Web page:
These hamantaschen are a love letter to Sicily, starring two iconic Sicilian ingredients—pine nuts and marzipan. 

The pine nuts particularly evoke the Jews of Sicily who called the island home going back more than 2000 years. When Arab conquerors introduced pine nuts—especially in combination with currants or raisins—Jews welcomed the ingredients into their repertoire, such as eggplant caponata. Spinach with raisins and pine nuts also became a Jewish favorite. And of course, pignoli cookies are an Italian specialty made in Sicily and throughout Italy. They feature almond paste and a coating of pine nuts that make them both humble and charming. 

Marzipan, a sweetened almond paste, also warmly reminds me of Sicily, the land of my great grandparents. When we visited in 2019, the colorful and intricately hand-painted marzipan confections shaped as fruit adorned every sweet shop and were almost too beautiful to eat—almost. We had the chance to walk by what used to be the Convent of the Martorana, where the story goes the nuns created marzipan fruits to impress the Archbishop, and succeeded so spectacularly that a new tradition was born. 

The Sicilian Jews didn’t make hamantaschen, but I’d like to think if they did, they would love this combination. In the triangle pastries, the marzipan and pine nuts harmonize flavors and textures beautifully. The recipe takes advantage of marzipan’s sweet mild almond flavor and dense, chewy texture, which makes the filling less likely to leak out. The pine nuts nestle nicely into the marzipan, adding earthiness and hint of crunch. And then a generous coat of honey cinnamon butter (instead of egg wash) adds just the right amount of sweet richness. 

So…here’s to Sicilian and Sicilian Jewish flavors and ingenuity, here’s to Purim, and here’s to Sicily with love and confections.

Marzipan Pignoli Hamantaschen with Salted Honey Butter

Marzipan and pine nuts—two foods traditional in Sicily—make a sophisticated hamantaschen accented by the buttery, sweet embrace of salted cinnamon honey butter. It’s an exquisite blending of Italian flavors with the beloved Ashkenazi pastry tradition that produces an almost candy-bar like confection. Be sure to use marzipan and not almond paste for the recipe. 
Prep Time 30 minutes
Cook Time 10 minutes
Course Desserts
Cuisine Jewish, Jewish-Italian
Servings 18 pastries


For the dough

  • ½ cup (1 stick) unsalted butter, room temperature
  • cup sugar
  • 2 eggs
  • 2 tablespoons sour cream
  • 1 teaspoon vanilla extract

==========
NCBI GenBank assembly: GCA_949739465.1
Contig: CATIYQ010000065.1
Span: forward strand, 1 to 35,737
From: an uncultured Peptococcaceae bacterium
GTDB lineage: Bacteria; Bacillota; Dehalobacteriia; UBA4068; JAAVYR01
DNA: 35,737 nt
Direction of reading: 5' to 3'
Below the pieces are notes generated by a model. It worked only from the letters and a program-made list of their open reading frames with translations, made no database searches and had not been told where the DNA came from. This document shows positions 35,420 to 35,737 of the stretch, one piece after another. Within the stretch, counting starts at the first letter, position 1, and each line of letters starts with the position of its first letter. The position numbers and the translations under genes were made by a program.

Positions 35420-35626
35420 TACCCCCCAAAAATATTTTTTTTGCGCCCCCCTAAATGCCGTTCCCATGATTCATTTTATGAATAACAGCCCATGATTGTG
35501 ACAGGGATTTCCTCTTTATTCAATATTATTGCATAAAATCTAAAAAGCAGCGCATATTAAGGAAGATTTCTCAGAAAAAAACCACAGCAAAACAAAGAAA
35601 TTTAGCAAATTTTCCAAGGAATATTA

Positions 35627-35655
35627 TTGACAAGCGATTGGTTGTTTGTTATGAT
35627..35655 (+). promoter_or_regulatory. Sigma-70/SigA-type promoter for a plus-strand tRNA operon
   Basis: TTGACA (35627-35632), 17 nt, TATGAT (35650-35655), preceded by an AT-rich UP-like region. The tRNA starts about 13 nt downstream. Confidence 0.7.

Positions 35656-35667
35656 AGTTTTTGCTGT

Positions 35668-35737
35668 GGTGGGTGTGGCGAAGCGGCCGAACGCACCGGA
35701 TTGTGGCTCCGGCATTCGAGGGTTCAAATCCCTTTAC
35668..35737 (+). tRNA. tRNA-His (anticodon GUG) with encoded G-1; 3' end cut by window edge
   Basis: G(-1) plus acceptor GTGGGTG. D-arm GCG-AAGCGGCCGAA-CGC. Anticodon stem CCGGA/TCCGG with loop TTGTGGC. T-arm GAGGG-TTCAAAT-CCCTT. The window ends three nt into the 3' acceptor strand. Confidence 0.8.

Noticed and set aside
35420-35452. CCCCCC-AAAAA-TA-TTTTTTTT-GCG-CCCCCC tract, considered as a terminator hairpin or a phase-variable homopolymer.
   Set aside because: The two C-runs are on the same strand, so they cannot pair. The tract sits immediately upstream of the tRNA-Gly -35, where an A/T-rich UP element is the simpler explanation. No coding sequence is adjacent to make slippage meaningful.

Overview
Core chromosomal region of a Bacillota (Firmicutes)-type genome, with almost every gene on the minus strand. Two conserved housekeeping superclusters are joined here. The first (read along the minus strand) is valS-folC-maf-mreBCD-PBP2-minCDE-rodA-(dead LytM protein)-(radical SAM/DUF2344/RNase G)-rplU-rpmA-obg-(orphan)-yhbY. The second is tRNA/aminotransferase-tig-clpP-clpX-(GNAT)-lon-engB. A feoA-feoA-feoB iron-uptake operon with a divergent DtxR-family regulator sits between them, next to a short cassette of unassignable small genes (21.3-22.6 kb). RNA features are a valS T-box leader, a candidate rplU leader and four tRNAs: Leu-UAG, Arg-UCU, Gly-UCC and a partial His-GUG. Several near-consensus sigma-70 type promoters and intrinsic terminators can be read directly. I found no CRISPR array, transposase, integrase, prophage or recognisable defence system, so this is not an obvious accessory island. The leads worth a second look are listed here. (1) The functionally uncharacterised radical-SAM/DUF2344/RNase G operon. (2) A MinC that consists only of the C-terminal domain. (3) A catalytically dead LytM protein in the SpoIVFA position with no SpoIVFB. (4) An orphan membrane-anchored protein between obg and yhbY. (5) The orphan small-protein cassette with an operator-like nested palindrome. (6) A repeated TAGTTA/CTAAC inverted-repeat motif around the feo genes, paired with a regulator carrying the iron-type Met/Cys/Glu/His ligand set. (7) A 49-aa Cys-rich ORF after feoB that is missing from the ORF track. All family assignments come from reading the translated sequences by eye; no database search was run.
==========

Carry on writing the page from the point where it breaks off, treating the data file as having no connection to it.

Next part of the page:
• 2⅔ cups all-purpose flour, plus more as needed
  • ¼ teaspoon kosher salt
  • teaspoons baking powder

For filling and topping

  • 7 ounces marzipan (not almond paste)
  • cup pine nuts, lightly toasted and cooled (see note)
  • 3 tablespoons unsalted butter
  • 3 tablespoons honey
  • ¼ teaspoon kosher salt
  • ¼ teaspoon cinnamon
  • Confectioners' sugar for dusting, optional


To make the dough

  • In a large bowl, cream the butter and sugar with an electric mixer or by hand. Blend in the eggs, sour cream, and vanilla extract. Fold in the flour, salt, and baking powder, adding more flour as needed to form a rollable dough.
  • Divide the dough into two balls. Between two sheets of wax paper, roll each ball to about ¼-inch thick. Wrap well and chill at least 1 hour but ideally overnight.

To make the hamantaschen

  • Preheat the oven to 400°F and line one or two baking sheets with parchment paper. Break off heaping teaspoon pieces of marzipan and flatten to thick disks.
  • Remove one dough sheet from the refrigerator and use a 3-inch cookie cutter or drinking glass to cut rounds.
  • Place a marzipan disk in the center of each round and firmly press pine nuts on top of marzipan to cover.
  • Run a finger lightly moistened with water around the outside edge of each round. Fold up to form a triangle with a little filling showing in the center, pinching corners firmly to seal. Press the top edges of the dough lightly toward the center of the pastry (this helps keep the hamantaschen intact during baking). Repeat with remaining dough sheet.
  • Transfer the pastries to the parchment-lined baking sheets and freeze 15 minutes.
  • Meanwhile, make the topping by melting the butter and stirring in the honey, salt, and cinnamon. Let cool slightly. It is ideal for the mixture to be a little thick, but if too thick to spread, microwave a few seconds.
  • Remove the hamantaschen from the freezer and brush all over with the honey butter, dabbing an extra thick layer on top of the exposed filling. Bake 8 to 10 minutes, until just lightly brown. Cool on a wire rack. If you like, dust lightly with confectioners' sugar before serving.


To toast pine nuts, place them in a single layer in a skillet over medium-low heat. Turn frequently until starting to show color, then stir constantly until lightly browned, about 5 minutes total. Remove from heat and let cool before using in the recipe.
Keyword Marzipan, pine nuts, Purim


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